Since the inception of the first-generation car in 2002, CTS has been known for its unusual design. The edgy form of the CTS initially created controversy, but from the moment it hit the market, the car’s styling also attracted many buyers, with design often noted as a top reason for purchase. The all-new 2008 edition extends that edgy and contemporary character, with an injection of elegance.
All new Cadillac CTS
On the exterior, there is no mistaking the five-passenger saloon’s stronger stance, thanks to a two-inch wider track. Additionally, the overall shape of the CTS features a profile with more rake. Borrowing from Cadillac’s heritage, design cues include vertically shaped headlights and taillamps, signature light emitting diode (LED) exterior lighting, horizontal spline lines and its dihedral-shaped hood.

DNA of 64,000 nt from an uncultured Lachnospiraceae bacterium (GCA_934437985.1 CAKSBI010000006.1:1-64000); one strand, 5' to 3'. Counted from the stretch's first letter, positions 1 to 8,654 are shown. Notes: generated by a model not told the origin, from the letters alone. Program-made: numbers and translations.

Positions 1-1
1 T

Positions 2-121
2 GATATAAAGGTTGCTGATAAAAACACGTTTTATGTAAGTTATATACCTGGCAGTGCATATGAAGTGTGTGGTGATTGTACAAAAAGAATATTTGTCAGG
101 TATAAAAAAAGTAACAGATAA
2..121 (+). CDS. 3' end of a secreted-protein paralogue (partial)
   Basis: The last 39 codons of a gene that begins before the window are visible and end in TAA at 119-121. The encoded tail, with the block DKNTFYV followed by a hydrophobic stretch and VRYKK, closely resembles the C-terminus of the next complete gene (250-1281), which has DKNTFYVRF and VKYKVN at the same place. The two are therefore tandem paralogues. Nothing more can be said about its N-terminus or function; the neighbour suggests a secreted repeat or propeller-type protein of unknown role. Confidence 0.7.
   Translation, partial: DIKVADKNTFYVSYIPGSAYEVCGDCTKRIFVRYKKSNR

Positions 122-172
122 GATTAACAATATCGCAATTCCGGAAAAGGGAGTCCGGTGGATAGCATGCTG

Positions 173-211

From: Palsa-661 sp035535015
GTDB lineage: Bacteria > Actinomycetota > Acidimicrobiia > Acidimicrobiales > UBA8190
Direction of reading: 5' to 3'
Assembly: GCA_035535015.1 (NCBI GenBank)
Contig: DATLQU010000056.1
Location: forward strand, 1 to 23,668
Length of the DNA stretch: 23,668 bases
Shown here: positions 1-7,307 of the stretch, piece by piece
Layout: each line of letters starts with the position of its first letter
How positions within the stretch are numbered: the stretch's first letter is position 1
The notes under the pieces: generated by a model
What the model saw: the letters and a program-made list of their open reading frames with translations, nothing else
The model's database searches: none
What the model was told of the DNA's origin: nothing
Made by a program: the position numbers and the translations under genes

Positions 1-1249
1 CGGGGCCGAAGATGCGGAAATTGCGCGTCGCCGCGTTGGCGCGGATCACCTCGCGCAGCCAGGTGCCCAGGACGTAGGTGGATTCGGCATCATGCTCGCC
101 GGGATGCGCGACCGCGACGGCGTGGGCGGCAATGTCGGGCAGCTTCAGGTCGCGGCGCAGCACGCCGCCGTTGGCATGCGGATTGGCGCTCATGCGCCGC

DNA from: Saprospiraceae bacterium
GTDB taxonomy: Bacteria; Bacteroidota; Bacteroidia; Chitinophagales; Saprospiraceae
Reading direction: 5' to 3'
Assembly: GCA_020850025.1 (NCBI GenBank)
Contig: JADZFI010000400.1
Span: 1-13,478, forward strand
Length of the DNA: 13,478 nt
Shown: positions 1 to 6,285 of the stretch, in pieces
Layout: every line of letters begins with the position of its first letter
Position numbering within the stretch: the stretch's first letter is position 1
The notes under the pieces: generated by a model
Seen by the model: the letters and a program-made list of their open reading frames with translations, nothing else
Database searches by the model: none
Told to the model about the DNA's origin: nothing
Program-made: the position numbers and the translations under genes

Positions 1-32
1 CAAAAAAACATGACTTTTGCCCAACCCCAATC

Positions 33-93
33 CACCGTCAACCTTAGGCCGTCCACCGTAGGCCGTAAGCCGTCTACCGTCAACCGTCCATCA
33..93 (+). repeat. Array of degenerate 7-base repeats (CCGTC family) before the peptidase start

The all-new 2008 Cadillac CTS is said to have been designed and engineered to unite luxury saloon poise and sports car performance. A redesigned chassis, an enhanced engine and transmission line-up, and all-wheel drive should combine to push the CTS further in all directions with more power and performance, and the promise of enhanced ride quality, quietness and safety.
The 2008 Cadillac CTS features GM’s new 3.6-litre direct-injection V6 VVT engine, delivering an estimated 300 hp (223 kW) and 366 Nm (270 lb ft) of torque. The 300 hp engine will be the top-level engine option for the 2008 CTS, joining the existing 2.8L V6 and the 258 hp 3.6L V6. Designed to operate with regular unleaded petrol, the new 3.6-litre direct-injection V6 produces power lower than most V8 engines, but with much better fuel economy. Fuel is delivered directly to the combustion chamber to create a more complete burn of the air/fuel mixture. Appaently less fuel is required to produce the equivalent horsepower, especially at normal cruising speeds, in comparison to a conventional port-injection combustion system.